Saturday, October 15, 2016

tarot & handwriting: your writing slant

In my previous post, Tarot and Your Handwriting, I compared the symbolism of the four tarot suits to the four handwriting types. In this follow up post, we're examining writing slant and the tarot cards that might reflect this symbolism. You can find my entire e-book, Tarot & Handwriting in my Freebies Folder.

Slant is an important variable in handwriting. It reflects emotional expression and how the writer faces life situations. This is an observation of outer personality rather than inner personality so it shows how the writer will be perceived by others, not necessarily how they feel inside.

There are three basic slants in handwriting: vertical, left, and right. The vertical slant doesn’t lean forward or backward. Upstrokes and downstrokes are more or less straight. These writers demonstrate a head-over-heart attitude. They are open to the experience of the moment but keep their emotions under control.

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We can see this intellectual control depicted in cards like The Emperor, Justice, and the King of Swords whose characters face forward. When these cards appear in your readings, they are showing you there’s a need to take emotional control and get clarity and perspective on your situation.

In the left slant, the handwriting looks as if it’s reclined, leaning backward. These writers maintain even more emotional control, at least outwardly. However, they can be charming in social situations while still remaining emotionally aloof. What you’ll realize is that they never really share much of themselves in conversation. Nothing personal at least. It reflects a person who feels different from others.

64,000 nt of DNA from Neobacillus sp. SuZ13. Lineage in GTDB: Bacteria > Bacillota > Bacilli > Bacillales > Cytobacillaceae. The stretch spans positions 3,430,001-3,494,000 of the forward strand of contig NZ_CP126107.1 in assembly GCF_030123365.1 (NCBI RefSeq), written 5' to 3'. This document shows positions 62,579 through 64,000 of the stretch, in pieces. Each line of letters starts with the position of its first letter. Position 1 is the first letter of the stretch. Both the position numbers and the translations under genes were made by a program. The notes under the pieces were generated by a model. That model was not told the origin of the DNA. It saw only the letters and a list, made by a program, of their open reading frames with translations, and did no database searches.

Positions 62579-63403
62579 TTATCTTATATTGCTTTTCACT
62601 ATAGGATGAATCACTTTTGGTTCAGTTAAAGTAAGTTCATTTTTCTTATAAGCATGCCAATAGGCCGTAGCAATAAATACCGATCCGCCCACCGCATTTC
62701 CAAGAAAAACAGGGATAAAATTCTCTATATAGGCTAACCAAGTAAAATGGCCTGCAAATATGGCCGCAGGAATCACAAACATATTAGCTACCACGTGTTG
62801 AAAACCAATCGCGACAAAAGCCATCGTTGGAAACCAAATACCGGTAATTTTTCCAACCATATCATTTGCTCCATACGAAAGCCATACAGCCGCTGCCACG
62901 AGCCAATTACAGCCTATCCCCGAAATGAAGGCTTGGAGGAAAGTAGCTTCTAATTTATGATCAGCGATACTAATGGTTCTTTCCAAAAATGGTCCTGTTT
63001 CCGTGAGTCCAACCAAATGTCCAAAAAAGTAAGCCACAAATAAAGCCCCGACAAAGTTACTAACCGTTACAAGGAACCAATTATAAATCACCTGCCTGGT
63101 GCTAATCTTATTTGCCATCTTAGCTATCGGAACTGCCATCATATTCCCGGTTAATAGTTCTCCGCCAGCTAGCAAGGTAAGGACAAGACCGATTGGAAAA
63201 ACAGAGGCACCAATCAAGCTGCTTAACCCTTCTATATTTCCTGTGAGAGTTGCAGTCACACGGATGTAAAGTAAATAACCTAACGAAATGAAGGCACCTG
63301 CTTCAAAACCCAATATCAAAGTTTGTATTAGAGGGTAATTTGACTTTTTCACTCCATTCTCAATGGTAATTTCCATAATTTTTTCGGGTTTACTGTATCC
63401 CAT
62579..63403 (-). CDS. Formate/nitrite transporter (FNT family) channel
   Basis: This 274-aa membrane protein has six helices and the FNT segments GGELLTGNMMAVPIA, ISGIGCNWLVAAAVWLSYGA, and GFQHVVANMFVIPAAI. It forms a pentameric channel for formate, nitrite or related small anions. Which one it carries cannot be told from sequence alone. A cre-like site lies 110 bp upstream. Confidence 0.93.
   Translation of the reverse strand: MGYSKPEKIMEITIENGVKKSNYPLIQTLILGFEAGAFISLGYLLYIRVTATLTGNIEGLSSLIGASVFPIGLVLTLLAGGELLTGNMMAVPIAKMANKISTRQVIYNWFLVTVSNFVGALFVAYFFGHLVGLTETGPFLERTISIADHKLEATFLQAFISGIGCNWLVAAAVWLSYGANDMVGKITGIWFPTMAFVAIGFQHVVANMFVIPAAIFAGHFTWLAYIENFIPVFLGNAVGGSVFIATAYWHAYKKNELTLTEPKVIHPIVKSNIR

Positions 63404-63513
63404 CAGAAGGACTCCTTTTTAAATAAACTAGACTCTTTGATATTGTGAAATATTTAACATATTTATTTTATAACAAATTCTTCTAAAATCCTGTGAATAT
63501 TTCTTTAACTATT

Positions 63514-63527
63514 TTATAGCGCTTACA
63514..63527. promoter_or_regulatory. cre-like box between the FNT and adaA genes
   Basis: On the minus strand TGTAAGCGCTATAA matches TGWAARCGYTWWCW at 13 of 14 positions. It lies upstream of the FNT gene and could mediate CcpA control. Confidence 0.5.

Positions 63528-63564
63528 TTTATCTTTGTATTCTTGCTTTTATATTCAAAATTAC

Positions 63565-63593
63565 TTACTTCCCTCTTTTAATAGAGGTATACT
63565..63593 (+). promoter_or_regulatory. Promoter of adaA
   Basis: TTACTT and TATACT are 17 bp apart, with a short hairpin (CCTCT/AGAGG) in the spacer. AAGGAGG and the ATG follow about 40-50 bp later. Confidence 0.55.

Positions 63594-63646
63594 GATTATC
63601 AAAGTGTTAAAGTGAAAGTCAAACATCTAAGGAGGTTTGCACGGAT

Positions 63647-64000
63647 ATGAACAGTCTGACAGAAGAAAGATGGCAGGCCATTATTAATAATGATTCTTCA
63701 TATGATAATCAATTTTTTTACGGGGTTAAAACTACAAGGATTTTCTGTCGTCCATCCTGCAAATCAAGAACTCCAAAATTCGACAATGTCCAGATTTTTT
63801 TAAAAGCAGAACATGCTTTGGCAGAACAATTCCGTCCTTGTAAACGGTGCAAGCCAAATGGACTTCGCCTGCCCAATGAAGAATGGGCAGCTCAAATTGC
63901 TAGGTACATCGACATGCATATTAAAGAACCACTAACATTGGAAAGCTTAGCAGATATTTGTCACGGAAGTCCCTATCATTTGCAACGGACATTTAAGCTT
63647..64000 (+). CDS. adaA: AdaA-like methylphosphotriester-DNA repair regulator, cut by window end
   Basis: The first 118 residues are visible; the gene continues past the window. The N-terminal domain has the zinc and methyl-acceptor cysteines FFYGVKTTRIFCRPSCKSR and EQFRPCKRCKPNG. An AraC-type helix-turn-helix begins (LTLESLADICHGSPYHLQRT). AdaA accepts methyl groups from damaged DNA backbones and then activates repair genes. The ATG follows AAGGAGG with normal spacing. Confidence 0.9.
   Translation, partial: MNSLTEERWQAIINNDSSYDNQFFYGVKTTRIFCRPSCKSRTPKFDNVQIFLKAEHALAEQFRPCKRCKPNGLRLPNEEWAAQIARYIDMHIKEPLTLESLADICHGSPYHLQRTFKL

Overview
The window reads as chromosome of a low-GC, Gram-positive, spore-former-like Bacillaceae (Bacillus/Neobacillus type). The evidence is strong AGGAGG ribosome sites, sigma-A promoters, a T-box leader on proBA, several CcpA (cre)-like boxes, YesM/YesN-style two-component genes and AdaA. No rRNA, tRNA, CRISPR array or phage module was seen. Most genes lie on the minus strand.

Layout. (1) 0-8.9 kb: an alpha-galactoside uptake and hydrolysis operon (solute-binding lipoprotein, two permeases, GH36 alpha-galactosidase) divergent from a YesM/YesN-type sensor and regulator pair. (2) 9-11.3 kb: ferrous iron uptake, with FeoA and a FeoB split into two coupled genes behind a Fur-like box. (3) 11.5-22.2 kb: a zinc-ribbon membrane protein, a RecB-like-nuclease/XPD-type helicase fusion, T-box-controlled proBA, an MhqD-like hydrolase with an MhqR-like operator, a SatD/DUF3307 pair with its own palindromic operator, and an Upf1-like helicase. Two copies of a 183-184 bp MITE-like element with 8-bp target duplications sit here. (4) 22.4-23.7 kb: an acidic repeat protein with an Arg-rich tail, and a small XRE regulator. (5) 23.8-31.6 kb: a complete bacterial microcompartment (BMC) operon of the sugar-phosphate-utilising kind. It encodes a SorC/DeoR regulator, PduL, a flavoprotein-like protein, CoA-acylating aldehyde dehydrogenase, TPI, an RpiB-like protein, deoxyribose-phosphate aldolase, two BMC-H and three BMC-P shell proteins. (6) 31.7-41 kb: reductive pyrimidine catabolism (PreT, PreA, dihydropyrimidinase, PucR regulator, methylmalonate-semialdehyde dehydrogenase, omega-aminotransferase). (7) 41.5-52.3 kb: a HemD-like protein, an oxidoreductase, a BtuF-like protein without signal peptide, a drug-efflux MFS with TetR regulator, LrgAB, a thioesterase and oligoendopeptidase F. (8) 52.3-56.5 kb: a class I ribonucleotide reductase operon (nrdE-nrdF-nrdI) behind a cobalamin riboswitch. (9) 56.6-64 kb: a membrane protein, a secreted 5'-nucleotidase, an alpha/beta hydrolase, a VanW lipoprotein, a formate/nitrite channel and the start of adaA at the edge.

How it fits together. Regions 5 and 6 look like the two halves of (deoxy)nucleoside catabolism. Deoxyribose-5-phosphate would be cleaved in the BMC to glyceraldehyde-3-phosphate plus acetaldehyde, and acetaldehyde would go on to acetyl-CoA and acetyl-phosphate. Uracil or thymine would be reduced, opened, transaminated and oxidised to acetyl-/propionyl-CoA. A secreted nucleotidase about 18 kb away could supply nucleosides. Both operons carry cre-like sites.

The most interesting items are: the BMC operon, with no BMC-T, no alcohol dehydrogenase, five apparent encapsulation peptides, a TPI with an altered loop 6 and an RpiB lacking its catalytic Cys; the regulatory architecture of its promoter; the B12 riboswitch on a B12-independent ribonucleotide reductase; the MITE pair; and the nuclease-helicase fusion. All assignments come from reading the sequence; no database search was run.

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We can see elements of aloofness and isolation in tarot cards like The Fool, The Hermit, and The World where the characters look and move toward the left. The Fool stands alone on a craggy hill, possibly about to take a leap. The Hermit secludes himself seeking knowledge and wisdom. The main character in The World lives in her own little bubble which is usually illustrated as a wreath encircling her. 

Finally, the right slant looks as if it’s racing forward toward something. This slant is all about emotional expression and the farther right it leans, the more outwardly expressive the person is. This writer is who the phrase “TMI” (too much information) was made for. They tend to overshare their feelings and ideas and may be seen as impulsive. The limitation of this writer is that they can be swept up in spontaneous action and emotions without really seeing things clearly or thinking things through.

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We can see this spontaneity and forward movement in cards like the 6 of Wands, the 10 of Wands, and the Knight of Cups. In the 6 of Wands, the main character is swept up by the energy of the crowd. In the 10 of Wands, the character is so caught up in his work that he can’t see where he’s going. And the Knight of Cups follows his emotions wherever they lead him.

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